Diploid extraembryonic ectoderm and ectoplacental cone from the 7·5-day mouse embryo were grown in vitro under a variety of culture conditions in an attempt to discover conditions which maintain trophoblast in a diploid state and prevent giant-cell formation. It was found that maintenance of tissue integrity was not enough to keep the tissues dividing and diploid, but that the presence of inner-cell-mass derivatives did have some effect. This effect was only apparent when trophoblast cells were entirely enclosed by embryonic tissues. Monolayers of embryonic or embryonal carcinoma cells did not prevent giant-cell formation. Diploid extraembryonic ectoderm and ectoplacental cone responded differently: ectoplacental cells eventually formed trophoblast giant cells even when enclosed by embryonic cells whereas extraembryonic ectoderm cells apparently could be maintained in a diploid condition. This and other differences in properties between extraembryonic ectoderm and ectoplacental cone are discussed with reference to a new model for the postimplantation trophoblast lineage in the mouse.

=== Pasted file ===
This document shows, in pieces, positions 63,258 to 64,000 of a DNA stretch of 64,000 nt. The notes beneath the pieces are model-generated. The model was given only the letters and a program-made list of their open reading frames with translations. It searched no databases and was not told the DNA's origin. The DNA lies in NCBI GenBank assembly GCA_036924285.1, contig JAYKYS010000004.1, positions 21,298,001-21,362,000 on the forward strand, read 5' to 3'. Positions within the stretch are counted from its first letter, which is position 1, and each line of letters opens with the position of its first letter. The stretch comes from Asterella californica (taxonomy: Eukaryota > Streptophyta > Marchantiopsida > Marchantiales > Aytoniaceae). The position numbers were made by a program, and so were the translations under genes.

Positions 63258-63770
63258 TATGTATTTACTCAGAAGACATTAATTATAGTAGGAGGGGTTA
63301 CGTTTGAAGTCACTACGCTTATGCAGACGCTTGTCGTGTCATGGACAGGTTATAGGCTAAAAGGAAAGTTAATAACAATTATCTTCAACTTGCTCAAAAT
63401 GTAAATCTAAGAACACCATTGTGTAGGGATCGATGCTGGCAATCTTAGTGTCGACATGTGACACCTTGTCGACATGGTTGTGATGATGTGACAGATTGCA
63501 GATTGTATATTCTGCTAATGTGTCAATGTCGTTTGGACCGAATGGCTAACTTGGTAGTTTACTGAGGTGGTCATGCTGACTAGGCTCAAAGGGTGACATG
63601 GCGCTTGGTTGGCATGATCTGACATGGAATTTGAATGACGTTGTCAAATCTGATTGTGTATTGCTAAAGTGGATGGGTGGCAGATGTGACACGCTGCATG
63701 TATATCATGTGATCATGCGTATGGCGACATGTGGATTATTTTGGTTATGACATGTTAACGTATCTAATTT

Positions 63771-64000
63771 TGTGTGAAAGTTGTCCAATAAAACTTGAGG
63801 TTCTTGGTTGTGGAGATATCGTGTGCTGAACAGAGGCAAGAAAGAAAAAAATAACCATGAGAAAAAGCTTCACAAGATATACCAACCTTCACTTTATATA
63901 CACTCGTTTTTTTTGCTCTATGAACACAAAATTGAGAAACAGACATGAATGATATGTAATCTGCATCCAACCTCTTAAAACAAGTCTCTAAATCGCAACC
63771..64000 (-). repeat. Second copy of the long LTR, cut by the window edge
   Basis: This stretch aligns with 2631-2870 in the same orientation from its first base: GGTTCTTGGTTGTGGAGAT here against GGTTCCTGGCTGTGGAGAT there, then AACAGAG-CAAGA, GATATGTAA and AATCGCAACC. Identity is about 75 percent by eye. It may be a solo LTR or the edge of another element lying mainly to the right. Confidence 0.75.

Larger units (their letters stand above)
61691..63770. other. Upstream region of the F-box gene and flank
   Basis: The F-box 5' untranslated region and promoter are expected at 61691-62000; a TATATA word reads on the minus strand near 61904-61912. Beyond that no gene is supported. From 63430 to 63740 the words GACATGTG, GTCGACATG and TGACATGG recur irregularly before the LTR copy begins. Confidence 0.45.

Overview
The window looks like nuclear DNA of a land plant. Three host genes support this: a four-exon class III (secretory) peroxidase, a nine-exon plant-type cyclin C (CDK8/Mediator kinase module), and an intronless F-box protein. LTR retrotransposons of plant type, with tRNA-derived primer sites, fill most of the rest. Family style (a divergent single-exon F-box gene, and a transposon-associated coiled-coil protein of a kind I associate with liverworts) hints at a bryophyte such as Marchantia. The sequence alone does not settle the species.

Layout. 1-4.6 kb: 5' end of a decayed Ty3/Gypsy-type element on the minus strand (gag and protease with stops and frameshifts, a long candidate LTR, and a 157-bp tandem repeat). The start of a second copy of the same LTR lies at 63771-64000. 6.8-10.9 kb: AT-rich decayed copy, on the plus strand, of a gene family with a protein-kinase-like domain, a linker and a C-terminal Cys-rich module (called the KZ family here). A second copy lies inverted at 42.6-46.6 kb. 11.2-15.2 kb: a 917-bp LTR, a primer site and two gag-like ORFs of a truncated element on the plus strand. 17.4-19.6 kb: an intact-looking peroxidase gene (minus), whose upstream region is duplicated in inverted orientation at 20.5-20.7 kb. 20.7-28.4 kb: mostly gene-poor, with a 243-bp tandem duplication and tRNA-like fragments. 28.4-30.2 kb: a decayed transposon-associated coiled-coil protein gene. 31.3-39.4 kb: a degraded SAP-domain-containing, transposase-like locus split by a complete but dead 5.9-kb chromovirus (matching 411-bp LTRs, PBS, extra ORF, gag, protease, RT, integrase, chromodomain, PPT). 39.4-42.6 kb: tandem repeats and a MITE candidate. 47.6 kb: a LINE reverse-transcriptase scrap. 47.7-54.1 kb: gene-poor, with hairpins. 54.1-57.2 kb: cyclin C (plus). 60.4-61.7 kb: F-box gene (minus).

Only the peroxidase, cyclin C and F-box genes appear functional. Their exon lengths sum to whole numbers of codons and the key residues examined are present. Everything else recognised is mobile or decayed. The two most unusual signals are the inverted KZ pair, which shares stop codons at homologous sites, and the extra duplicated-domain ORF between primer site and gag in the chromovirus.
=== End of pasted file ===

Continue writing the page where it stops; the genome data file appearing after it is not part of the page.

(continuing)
Trophoblast proliferation at the late blastocyst stage in the mouse depends on the presence of the inner cell mass (ICM). Trophectoderm cells that are in contact with the ICM continue to divide and remain diploid, while cells that move away from the ICM cease division and start to endoreduplicate their DNA to form trophoblast giant cells (Gardner, 1972; Barlow & Sherman, 1972; Gardner, Papaioannou & Barton, 1973; Ansell & Snow, 1975; Copp, 1978). There is also evidence that the continued presence of ICM derivatives is required to maintain diploidy in postimplantation trophoblast (Gardner & Papaioannou, 1975; Rossant, 1977). Secondary giant-cell transformation only occurs in vivo in the part of the ectoplacental cone furthest from the embryonic region and separation of diploid trophoblast tissues from ICM derivatives as late as 8·5 or 9·5 days of development leads to giant-cell transformation in vitro and in ectopic sites (Rossant, 1977: Rossant & Ofer, 1977). It is not clear whether the effect of the ICM derivatives is mediated by a specific inductive stimulus or by physically maintaining the close cell contacts and tissue organization of the dividing trophoblast (Rossant, 1977), since previous experiments showing giant-cell transformation in isolated diploid trophoblast have always involved disruption of normal tissue organization (Rossant & Ofer, 1977). In the present study, we have grown diploid trophoblast tissues under culture conditions where tissue integrity is maintained and compared their ploidy and proliferation with those of the same tissues enclosed by or in contact with embryonic cells. We find no evidence that maintaining close cell contacts per se will keep trophoblast in a diploid state, whereas enclosing trophoblast loosely in embryonic tissues does have some effect on maintaining diploidy, suggesting that ICM derivatives may exert a specific inductive effect.